Friday, May 26, 2006

Brooklyn Bridge

Colin and his Pa (aka Himself) set quite a furious pace on foot. These two have climbed the Sierras together on one of their wilderness backpackie camping trips; you know, the kind of camping trip where you take no water, just a little water purification kit. These two can walk for miles and miles and then walk some more. I quite like walking, too. I'm just more a stroller than a strider, but on our marathon walk from Brooklyn to Chinatown, I became a strider. I didn't want to get lost so I kept up.

At one point, before we even hit the Bridge, Himself looked back at me and I mimed drinking a cuppa coffee. Colin said he thought we could stop in Dumbo, grab a coffee at a riverside restaurant and sit in this new little patch of green along the river. Dumbo isn't like other neighborhoods I'd seen in Brooklyn. There's no lively street scene. It's lofts, old warehouse space and a restaurant or two. And now a little park, right by the water. Sitting in that little park, listening to the roar of traffic on the two bridges flanking the park, The Brooklyn Bridge and The Manhattan Bridge, I listened to Colin and his Dad planning the rest of the walk. I stared up at The Brooklyn Bridge, remembering footage shot of the hundreds of thousands streaming over it and away from Manhattan on 9/11.

We wound our way through Dumbo and back into whatever part of Brooklyn houses the entrance to the Brooklyn Bridge and made our way up. It's a beautiful bridge with ample pedestrian and cycling space well above the traffic level.

We quickened our pace. Chinatown beckoned.

Why I Love The Nation

"Normally, I am a 'bleeding heart' when it comes to long prison terms," writes William Greider, "but an appropriate sentence for the Enron boys might be six trillion years. Kenneth Lay with his million-dollar smile and Jeffrey Skilling with the cold, confident eyes of a viper made their company into the symbol and showpiece for a glorious era. It was the hyper-modern and market-efficient 'new economy,' in which the concept of wealth falling out of the sky became briefly hip and widely believed in respectable circles."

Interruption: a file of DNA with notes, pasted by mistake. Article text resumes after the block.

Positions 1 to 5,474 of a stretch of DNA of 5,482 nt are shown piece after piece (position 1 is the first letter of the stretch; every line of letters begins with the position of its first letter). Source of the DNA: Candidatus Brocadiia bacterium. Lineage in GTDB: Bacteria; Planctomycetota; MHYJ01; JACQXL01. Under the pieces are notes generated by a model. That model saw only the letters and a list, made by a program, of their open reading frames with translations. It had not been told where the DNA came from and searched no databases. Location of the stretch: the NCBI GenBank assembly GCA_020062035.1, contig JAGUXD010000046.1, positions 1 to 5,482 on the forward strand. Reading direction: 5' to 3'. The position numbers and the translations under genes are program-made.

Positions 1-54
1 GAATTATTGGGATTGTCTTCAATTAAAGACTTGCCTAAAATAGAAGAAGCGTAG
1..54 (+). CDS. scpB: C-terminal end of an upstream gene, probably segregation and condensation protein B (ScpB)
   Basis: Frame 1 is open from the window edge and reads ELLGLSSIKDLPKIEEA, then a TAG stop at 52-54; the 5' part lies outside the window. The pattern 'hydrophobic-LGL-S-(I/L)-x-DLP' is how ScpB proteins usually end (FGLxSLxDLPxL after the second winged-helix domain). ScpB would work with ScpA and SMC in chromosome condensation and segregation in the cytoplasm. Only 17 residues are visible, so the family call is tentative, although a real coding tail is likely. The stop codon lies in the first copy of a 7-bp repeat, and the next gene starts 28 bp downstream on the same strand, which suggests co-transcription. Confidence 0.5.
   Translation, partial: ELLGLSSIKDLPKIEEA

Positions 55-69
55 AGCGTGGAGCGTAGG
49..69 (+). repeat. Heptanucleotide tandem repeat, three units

Moreover, asks John Nichols, "Now that Kenneth Lay, the man who paid the bills for George W. Bush's political ascent, has been convicted, with Jeffrey Skilling, of multiple counts of fraud, isn't it time for President Bush to end the fraud of claiming that he was ever anything less than a political partner of Lay and the Enron team?"

Last night on the local Los Angeles news, ordinary folk whose lives were forever changed by the Enron fiasco were given some air time. Why doesn't this happen more often? Why aren't the victims given just a little more substance? Anyway, those questions aside, several ladies were interviewed: two teachers and a secretary, all retired, and all still angry and in bad financial shape because of the greed of the Enron bastards. One woman who was easily in her mid-70s put it this way. "If I saw one of them walking down the street, I'd kill him." Lots of folks will go to the grave with emotions they never expected to hold this late in life.

Wednesday, May 24, 2006

2,811.18 Miles to Our Son's Place in Brooklyn: Estimated Driving Time 42 hours, 8 Minutes

We decided to fly.

To all of you parents who still know exactly where your kids are when you go to bed each night, it is a concept that is hard to grasp when they are little...that one day you will have to fly over five hours to see your kid. Parenting little kids is so tough that it feels like it will go on forever, but you know it's just short-term, in the total scheme.

Colin and Anne moved to NY from Minneapolis 18 months ago. Drove a truck with all their stuff to their new flat, third floor of a Brownstone in Brooklyn. There are about 10 steep steps that take you to the front door of this Brownstone. Odd, tilted-back steps. Then up two narrow flights of wooden stairs to their flat. They did it themselves. No movers, just Anne and Colin. After climbing those steps several times, I can't believe Colin didn't make a bigger deal out of that complex achievement.